This is the fifth and final installment in a series of articles exploring each of the Region’s five mayoral races devoid of an incumbent candidate.
In parallel with residents of Grimsby, Wainfleet, Port Colborne, and Pelham, Thorold voters will not have the option to re-install their sitting mayor when they hit the ballot box in less than two months.
The individual captaining the city at present, Ted Luciani, has decided to step aside as mayor and run for Thorold’s sole regional councillor position.
After eight years as mayor, a decade on city council, and having recently turned 70, it seems the incumbent simply wants one less plate to keep in motion.
Luciani’s plan to pursue a slightly less arduous schedule has attracted two aspirants to the city’s mayoral race: Henry D’Angela and Terry Ugulini. Both candidates are familiar faces in Thorold’s government.
D’Angela was first elected to council in 2000. Six years later he successfully secured the mayor’s seat.
After one term in Thorold’s top spot, D’Angela transitioned to regional councillor; a post he has held for the last eight years.
During his tenure at Regional Council, the former mayor has chaired numerous committees, including: Audit Committee, Investment Committee, Property Tax and Assessment Reform Committee, and the Niagara Regional Housing Board.
D’Angela, an accountant by trade, also lead the now defunct Niagara Sport Commission as its Board Chair. The Commission went bankrupt in November, 2017 and was shut down.
Challenging D’Angela for the vacant mayor’s chair in Thorold is Terry Ugulini.
Ugulini has been on city council since 2014 and currently chairs the Tourism Advisory Committee and Town and Gown Advisory Committee.
Prior to his entry into municipal politics, Ugulini spent 26 years as an instrumentation and control technician at Resolute Forest Products. The mayoral candidate also served 22 years as president/ business manager of IBEW: Local Union 914.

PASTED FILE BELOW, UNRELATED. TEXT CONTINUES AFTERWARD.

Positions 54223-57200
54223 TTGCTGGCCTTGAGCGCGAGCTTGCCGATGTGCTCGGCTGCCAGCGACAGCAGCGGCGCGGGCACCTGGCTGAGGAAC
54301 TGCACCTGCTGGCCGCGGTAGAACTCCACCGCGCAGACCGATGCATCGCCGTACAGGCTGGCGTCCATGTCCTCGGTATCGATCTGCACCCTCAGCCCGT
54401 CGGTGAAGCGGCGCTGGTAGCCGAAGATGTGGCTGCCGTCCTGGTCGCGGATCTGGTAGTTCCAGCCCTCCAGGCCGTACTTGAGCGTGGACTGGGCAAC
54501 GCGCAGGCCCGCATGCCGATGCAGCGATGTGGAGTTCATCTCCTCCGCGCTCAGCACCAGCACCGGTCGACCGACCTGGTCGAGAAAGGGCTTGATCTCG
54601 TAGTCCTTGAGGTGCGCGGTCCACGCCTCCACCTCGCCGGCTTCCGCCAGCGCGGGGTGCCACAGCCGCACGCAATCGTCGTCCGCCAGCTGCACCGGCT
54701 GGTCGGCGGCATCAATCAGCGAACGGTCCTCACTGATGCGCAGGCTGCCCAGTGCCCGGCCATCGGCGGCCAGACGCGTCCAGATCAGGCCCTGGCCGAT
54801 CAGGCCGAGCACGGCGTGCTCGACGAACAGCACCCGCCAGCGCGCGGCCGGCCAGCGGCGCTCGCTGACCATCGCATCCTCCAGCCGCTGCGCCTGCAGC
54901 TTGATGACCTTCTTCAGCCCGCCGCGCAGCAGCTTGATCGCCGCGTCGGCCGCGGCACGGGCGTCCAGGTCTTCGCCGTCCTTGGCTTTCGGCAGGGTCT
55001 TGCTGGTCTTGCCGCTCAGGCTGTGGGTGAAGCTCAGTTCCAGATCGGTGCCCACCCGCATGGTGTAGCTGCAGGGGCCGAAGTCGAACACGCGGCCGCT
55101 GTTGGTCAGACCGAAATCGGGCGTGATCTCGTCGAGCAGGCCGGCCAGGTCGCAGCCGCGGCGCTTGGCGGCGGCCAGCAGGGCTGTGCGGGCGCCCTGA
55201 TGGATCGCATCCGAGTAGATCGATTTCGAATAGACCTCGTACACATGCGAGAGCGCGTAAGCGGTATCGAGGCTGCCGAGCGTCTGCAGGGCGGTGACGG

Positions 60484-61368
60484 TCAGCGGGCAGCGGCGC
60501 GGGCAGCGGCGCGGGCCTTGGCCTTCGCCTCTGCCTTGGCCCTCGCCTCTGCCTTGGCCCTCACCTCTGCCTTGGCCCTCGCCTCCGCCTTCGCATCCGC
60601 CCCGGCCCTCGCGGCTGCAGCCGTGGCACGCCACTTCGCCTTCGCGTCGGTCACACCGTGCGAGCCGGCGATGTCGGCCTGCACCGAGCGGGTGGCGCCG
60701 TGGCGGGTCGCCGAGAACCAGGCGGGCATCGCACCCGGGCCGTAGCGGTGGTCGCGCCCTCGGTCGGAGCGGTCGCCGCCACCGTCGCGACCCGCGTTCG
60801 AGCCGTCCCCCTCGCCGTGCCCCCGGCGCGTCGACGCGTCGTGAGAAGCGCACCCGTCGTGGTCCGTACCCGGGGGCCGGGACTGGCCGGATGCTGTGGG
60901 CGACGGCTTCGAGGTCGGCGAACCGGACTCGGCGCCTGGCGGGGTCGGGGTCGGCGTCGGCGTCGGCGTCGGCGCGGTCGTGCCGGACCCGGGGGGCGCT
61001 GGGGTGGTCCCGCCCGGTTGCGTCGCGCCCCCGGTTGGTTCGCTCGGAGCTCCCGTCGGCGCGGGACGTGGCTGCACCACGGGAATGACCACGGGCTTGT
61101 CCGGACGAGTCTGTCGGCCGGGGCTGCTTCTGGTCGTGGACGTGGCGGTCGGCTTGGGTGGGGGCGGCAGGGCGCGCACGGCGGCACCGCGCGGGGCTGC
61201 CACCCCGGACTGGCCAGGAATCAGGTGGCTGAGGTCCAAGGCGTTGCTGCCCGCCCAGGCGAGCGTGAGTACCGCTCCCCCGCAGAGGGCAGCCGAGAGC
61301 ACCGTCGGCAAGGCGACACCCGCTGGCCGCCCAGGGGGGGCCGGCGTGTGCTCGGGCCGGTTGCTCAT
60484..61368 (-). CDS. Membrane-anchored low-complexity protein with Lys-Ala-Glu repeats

The contest to head Thorold’s local government should prove to be a close one. Both candidates maintain considerable support in their hometown.
In 2014, D’Angela garnered around three quarters of the vote and handily defeated his only opponent for regional councillor. Similarly, Ugulini topped a deep field of 16 competitors to easily become a city councillor.
Nestled in between St. Catharines and Welland, the City of Thorold has experienced unprecedented growth over the last decade. Whoever is victorious in October will have to work with the provincial government to accommodate the city’s need for more residential development; as people from the GTHA look to escape the dearth and expense of property northeast of Niagara.
Thorold’s population is projected to grow from 18,800 to 30,000 by 2041, with some (including Mayor Luciani) estimating a far narrower timeframe.
Last August, the Toronto Star even wrote a piece entitled “Could Thorold be Toronto’s newest suburb?”
As the city’s new mayor, D’Angela or Ugulini will need to designate investments in housing and infrastructure as top priorities.
Municipal elections are set for October 22. Advance polling in Thorold begins on October 3.